Wholesalers

Alcohol distributor fights decision allowing big competitor into Indiana

November 28, 2009
J.K. Wall
National Wine & Spirits Inc. suffered a staggering reversal of fortune when the Indiana Alcohol and Tobacco Commission ruled Nov. 5 that Southern Wine & Spirits of America Inc. could distribute here.
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'Peanut King' diversifies to keep 52-year-old company thrivingRestricted Content

April 20, 2009
Sam Stall
Richard Green Co., founded in 1957, is a mini-conglomerate of sorts, selling pretty much anything necessary for work in the food-concessions business.
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Indiana artisans craft national nicheRestricted Content

January 5, 2009
Gabrielle Poshadlo
Local artists Theresa Goodwin and Chris Foster are promoting their businesses via the Internet and by connecting with boutiques and other buyers through trade shows—a strategy that's boosting many niche firms.
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After a dozen years, Natural Stone Specialist growing seeks more commercial bizRestricted Content

November 24, 2008
Whitney Lee
Twelve years after opening Natural Stone Specialists, Laura Christy is still just as passionate about the Carmel-based business, which sells high-end stone, metal and glass tiles.
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Proposals to loosen Indiana's wine distribution system failRestricted Content

March 17, 2008
Jonathan Hiskes
At IBJ press time, the General Assembly was set to close another session without significant change to the state's complex alcohol distribution system, ensuring another year of wrangling between wineries and wholesalers. A proposal to raise the direct shipping limit to 10,000 cases failed. So did a broader deregulation bill brought by a new Indiana wine drinker's group, VinSense.
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Fundex mixes tradition with high-tech in game bizRestricted Content

December 10, 2007
Emily Groen
Fundex's Oct. 10 acquisition of the Great American Puzzle Factory keeps the Indianapolis-based game and toy company firmly planted in the tried and true, even as it experiments with the burgeoning mobile-game market.
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  1. In reality, Lilly is maintaining profit by cutting costs such as Indiana/US citizen IT workers by a significant amount with their Tata Indian consulting connection, increasing Indian H1B's at Lillys Indiana locations significantly and offshoring to India high paying Indiana jobs to cut costs and increase profit at the expense of U.S. workers.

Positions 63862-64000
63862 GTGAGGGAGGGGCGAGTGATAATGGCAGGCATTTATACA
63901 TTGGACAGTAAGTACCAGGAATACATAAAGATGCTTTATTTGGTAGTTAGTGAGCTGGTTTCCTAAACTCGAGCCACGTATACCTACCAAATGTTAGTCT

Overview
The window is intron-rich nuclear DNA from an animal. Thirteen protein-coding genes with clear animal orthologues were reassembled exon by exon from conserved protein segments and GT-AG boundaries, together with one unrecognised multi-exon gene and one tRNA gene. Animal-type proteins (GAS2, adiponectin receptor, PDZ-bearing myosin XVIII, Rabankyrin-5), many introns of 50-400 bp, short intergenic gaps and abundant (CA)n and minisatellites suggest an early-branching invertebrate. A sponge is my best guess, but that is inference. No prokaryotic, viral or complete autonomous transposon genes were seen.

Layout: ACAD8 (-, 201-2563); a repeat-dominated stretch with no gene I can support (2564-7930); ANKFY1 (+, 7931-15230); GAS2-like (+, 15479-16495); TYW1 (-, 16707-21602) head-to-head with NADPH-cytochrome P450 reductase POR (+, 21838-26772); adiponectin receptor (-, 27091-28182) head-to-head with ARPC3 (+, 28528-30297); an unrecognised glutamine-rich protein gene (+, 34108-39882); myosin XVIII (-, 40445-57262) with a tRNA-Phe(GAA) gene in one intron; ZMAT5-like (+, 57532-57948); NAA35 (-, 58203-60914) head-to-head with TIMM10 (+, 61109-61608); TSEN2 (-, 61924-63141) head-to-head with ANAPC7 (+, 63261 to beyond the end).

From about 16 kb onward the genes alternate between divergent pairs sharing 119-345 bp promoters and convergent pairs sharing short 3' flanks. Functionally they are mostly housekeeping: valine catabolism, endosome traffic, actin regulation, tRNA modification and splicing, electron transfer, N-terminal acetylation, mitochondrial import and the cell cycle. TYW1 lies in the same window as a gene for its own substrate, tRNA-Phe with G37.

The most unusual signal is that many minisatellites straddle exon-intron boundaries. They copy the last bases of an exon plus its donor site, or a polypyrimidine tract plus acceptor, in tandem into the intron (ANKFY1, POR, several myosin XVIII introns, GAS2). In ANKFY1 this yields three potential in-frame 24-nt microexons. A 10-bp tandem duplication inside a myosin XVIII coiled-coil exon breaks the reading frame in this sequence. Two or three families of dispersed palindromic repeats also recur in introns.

2. I think perhaps there is legal precedence here in that the laws were intended for family farms, not pig processing plants on a huge scale. There has to be a way to squash this judges judgment and overrule her dumb judgement. Perhaps she should be required to live in one of those neighbors houses for a month next to the farm to see how she likes it. She is there to protect the people, not the corporations.

  3. http://www.omafra.gov.on.ca/english/engineer/facts/03-111.htm Corporate farms are not farms, they are indeed factories on a huge scale. The amount of waste and unhealthy smells are environmentally unsafe. If they want to do this, they should be forced to buy a boundary around their farm at a premium price to the homeowners and landowners that have to eat, sleep, and live in a cesspool of pig smells. Imagine living in a house that smells like a restroom all the time. Does the state really believe they should take the side of these corporate farms and not protect Indiana citizens. Perhaps justifiable they should force all the management of the farms to live on the farm itself and not live probably far away from there. Would be interesting to investigate the housing locations of those working at and managing the corporate farms.

  4. downtown in the same area as O'malia's. 350 E New York. Not sure that another one could survive. I agree a Target is needed d'town. Downtown Philly even had a 3 story Kmart for its downtown residents.

  5. Indy-area residents... most of you have no idea how AMAZING Aurelio's is. South of Chicago was a cool pizza place... but it pales in comparison to the heavenly thin crust Aurelio's pizza. Their deep dish is pretty good too. My waistline is expanding just thinking about this!

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